That being said, there are definitely ways to lower the cost of a college education. You could go to a in-state public school for example.  But even if you go to an out-of-state school, you could potentially save a lot of money by living off campus.

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How To Track Your Spending

track your spending

Write it down!

The number one rule of wealth management is “Know where your money is going.”  Don’t look it up, it’s an unwritten rule.

Everybody knows how much money is coming in every month.  They just have to look at their paychecks.  But not everybody knows where all of that money is going.  Sure, they know about the big bills: rent/mortgage, student loan, car payment, utilities, phone, etc., but many don’t remember at the end of the month what they spent at the beginning of the month.

This causes them to always ask, “Where the hell did my money go?”

I certainly was one of these people.  Every month I used to ask myself the same two questions.  The question above and “What did I buy this month?”

I was really fed up with that routine so I decided to write down every single expense I made… I mean EVERYTHING.  After a month I looked back at my spending and was able to figure out where my money was really going.

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The Friday Five – Why Isn’t College Free in The U.S.?

why isn't college free

Education Should be Free

Oct 3rd – Oct 9th

Welcome to another edition of The Friday Five. This is where I share what I consider the week’s top-five money related articles from around the web.  There are a lot of great personal finance websites publishing amazing content daily and I feel that I must share them with you.  I hope you enjoy my five favorite articles of the week.

I didn’t have a Friday Five last week because there was just so much to say about our Trip to Philly.  But we’re back!

If you haven’t, please read this week’s posts on Fitness and Writing Challenge and on Good Debt Vs Bad Debt.  Also don’t forget to read last week’s post on Our Trip To Philly – Part One, Our Trip To Philly – Part Two, and on You Can’t Go To Philly and Not Run The Rocky Steps!  Please don’t forget to follow me on Twitter, Google+, and like Million Dollar Ninja on Facebook.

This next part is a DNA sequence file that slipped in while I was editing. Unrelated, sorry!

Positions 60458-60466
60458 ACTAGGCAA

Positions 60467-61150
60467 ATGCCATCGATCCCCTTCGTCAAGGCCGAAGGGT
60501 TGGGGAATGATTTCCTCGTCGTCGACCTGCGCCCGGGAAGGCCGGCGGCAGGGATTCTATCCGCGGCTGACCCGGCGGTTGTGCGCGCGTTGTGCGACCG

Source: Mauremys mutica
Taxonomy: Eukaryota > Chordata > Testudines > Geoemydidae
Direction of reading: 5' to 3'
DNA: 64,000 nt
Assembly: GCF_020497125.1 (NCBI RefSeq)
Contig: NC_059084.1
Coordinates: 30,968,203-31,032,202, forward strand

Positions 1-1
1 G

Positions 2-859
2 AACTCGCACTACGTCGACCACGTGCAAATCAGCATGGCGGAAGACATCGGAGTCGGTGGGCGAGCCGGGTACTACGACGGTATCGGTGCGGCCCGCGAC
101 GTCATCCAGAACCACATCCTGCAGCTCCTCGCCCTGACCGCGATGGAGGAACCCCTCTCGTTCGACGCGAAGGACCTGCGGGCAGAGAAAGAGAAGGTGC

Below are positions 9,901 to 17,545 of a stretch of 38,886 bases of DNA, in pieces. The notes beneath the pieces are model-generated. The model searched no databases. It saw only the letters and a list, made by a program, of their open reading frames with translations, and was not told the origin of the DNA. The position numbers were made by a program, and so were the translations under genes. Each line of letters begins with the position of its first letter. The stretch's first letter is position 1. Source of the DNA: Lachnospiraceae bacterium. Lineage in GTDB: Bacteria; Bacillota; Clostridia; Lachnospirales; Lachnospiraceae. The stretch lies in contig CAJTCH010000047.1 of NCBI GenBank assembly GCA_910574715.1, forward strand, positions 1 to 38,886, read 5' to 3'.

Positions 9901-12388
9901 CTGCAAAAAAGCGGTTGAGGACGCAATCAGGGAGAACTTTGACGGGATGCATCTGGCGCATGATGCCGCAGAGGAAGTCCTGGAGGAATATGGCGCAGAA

In no particular order here are The Friday Five

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Good Debt Vs. Bad Debt

Good Debt vs Bad Debt

All debt is bad… or is it?

Debt is such an integral part of our daily lives that most people think it is the only way to live.  I can’t even count the amount of times I’ve heard people say, “I will always have debt.”  This makes me sad because it doesn’t have to be so.  Debt is not necessary.

That being said, I’m not opposed to certain type of debt.  I would even go as far as saying that some debt is actually good debt.  Okay I take that back, no debt is good debt, but you could argue that some types of debt are not “as bad” as others.

Good Debt – a.k.a. A little better debt.

Good debt is debt that helps you build assets, helps you make more money, and/or increases your net worth.  Some examples of good debt include:

Home Loan – Okay, I personally don’t think that buying a house is a must, but I also don’t think that getting a loan to buy one is a bad idea either… as long as you can afford it.  The value of a house usually increases over time so a house is more of an investment than an expense.

You have to understand though, that the value of a house doesn’t always increase and there’s definitely the potential of losing money, so I wouldn’t advice you to purchase a house unless you are ready.  Meaning, you have a 20% down payment and an emergency fund of 6 months to 1 year worth of expenses in case something goes wrong.